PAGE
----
The Red Lionfish
The Red Lionfish (Pterois volitans) is a fish venomous who live coral reef in the family Scorpaenidae, order Scorpaeniformes. Pterois volitansis natively found in the Indo-Pacific region, but has become an invasive problem in the Carribbean Sea, as well as along the East Coast of the United States. Red lionfish are clad in white stripes alternated with red/maroon/brown stripes. il pesce scorpione intotheblue.it
Adults in this species can grow as large as 38 cm in length, making it one of the largest species of lionfish in the ocean. The average red lionfish lives around 10 years. As with many species within the family Scopaenidae, it has large, venomous spines that protrude from the body, similar to a mane, giving it the common name lionfish.
The venomous spines make the fish inedible or deter most potential predator. Lionfish reproduce monthly and are able to quickly disperse during their larval stage for expansion of their invasive region. No definitive predators of the lionfish are known, and many organizations are promoting the harvest and consumption of lionfish in efforts to prevent further increases in the already high population densities.
This video was made in the coral reef of Sharm el-Sheikh, Sharm is an Egyptian city on the southern tip of the Sinai Peninsula, in South Sinai Governorate, on the coastal strip along the Red Sea. Its population is approximately 73,000 as of 2015. Sharm El Sheikh is the administrative hub of Egypt’s South Sinai Governorate, which includes the smaller coastal towns of Dahab and Nuweiba as well as the mountainous interior, St.Catherine and Mount Sinai. The city and holiday resort is a significant centre for tourism in Egypt, while also attracting many international conferences and diplomatic meetings. Sharm El Sheikh (meaning “Bay of the Sheikh”) is also known as the “City of Peace; Egyptian Arabic: Madinet Es-Salaam”, referring to the large number of International peace conferences that have been held there. It was known as Şarm-üş Şeyh during Ottoman rule, and as Ofira when the area was under Israeli sovereignty between 1967 and 1982. Among Egyptians and many visitors, the name of the city is commonly shortened to “Sharm”, which is its common name in the Egyptian slang. The name is also sometimes written as Sharm el-Cheikh, Sharm el-Sheik in English. Sharm El Sheikh is on a promontori overlooking the Straits of Tiran at the mouth of the Gulf of Aqaba. Its strategic importance led to its transformation from a fishing village into a major port and naval base for the Egyptian Navy. It was occupied by Israel during the Suez Crisis of 1956 and restored to Egypt in 1957.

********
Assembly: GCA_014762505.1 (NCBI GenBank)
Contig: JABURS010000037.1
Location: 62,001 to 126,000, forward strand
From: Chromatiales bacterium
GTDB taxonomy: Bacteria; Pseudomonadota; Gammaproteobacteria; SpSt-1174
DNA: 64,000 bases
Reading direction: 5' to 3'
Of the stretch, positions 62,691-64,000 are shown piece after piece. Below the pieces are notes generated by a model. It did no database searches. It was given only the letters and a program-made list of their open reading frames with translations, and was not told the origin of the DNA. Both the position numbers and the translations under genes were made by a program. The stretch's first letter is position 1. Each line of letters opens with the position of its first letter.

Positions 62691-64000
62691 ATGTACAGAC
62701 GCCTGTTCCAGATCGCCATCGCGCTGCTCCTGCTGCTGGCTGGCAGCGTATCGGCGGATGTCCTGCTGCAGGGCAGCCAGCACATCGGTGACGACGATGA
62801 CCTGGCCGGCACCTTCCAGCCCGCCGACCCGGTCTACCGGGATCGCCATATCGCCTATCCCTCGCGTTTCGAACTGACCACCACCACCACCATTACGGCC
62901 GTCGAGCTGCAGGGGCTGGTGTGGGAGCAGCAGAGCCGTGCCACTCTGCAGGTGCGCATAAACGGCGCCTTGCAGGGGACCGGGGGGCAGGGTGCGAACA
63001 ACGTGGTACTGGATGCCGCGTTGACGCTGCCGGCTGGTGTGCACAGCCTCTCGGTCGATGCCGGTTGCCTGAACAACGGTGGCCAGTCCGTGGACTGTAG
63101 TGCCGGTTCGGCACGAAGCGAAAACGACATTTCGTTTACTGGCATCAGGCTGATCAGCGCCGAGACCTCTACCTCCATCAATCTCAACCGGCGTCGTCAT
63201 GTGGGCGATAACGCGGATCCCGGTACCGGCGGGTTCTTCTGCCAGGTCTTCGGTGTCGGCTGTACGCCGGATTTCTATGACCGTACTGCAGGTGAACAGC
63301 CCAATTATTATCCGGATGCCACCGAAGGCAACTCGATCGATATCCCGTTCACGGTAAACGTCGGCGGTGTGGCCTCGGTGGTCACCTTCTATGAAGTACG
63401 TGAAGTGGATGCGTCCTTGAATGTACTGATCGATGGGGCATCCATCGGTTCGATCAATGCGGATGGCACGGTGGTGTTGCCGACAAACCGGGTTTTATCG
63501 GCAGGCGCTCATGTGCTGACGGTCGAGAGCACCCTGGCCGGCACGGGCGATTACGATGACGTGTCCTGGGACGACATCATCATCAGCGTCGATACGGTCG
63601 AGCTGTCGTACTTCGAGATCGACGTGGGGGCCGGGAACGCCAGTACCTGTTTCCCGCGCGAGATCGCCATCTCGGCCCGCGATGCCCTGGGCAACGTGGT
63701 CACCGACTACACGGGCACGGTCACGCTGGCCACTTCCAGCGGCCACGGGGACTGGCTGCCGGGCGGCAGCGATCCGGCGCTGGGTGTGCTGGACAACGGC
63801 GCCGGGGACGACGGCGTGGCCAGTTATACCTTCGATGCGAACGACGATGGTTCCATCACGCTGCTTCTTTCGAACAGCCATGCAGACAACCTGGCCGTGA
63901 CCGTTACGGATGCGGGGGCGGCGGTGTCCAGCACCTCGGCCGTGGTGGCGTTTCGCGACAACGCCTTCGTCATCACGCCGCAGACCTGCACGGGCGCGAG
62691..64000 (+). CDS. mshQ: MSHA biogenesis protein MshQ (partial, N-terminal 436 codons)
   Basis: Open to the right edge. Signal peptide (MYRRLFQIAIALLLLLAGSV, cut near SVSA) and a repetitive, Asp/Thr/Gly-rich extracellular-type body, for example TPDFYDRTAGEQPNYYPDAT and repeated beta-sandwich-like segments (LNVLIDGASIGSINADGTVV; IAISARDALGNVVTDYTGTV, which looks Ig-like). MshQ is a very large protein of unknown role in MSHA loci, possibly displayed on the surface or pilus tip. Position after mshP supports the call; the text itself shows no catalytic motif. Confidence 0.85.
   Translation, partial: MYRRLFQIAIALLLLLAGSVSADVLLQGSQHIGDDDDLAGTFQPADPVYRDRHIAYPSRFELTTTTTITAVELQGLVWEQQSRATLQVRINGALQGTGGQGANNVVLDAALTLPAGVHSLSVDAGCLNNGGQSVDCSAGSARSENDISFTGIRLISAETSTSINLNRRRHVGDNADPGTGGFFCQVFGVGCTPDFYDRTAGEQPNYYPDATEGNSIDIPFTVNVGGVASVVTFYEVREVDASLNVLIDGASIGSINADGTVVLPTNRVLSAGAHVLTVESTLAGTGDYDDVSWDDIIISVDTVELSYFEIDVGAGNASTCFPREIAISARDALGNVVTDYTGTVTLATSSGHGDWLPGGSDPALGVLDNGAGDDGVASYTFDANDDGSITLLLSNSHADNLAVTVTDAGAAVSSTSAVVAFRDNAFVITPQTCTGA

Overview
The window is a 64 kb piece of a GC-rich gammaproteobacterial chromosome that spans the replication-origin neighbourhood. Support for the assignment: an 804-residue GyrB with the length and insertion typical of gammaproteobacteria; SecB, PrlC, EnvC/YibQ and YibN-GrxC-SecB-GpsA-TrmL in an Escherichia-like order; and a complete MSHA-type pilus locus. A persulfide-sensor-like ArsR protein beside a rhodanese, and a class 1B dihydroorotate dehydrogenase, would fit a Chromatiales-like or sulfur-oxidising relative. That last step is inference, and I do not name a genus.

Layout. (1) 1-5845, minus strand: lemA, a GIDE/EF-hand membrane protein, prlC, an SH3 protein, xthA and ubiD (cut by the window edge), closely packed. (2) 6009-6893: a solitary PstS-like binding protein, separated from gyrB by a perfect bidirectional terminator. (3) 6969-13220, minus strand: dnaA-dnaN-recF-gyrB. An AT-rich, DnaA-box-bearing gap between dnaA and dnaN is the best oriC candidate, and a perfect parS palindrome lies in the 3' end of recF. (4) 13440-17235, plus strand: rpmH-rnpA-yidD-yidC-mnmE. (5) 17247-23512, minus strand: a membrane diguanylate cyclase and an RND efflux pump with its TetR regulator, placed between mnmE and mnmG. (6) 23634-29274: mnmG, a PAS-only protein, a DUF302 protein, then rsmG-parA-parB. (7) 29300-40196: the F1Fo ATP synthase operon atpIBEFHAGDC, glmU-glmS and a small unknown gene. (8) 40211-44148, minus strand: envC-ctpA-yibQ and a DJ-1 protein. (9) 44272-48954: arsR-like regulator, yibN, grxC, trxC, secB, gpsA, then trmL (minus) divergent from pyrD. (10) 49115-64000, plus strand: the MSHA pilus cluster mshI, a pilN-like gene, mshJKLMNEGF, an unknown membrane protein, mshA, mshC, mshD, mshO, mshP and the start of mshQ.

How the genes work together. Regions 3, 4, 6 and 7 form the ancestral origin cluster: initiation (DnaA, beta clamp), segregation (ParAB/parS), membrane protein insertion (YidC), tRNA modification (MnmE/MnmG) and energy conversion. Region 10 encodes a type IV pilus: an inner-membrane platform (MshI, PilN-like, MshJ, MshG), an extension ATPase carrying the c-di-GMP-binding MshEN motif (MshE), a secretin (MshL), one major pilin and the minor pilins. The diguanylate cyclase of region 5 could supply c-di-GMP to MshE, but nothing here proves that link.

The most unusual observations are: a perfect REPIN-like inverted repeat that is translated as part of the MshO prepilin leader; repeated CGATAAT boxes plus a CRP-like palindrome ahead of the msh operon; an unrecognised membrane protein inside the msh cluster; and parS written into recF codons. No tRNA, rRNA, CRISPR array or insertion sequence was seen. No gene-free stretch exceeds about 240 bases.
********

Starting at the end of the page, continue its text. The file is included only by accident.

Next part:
(extract from Wikipedia)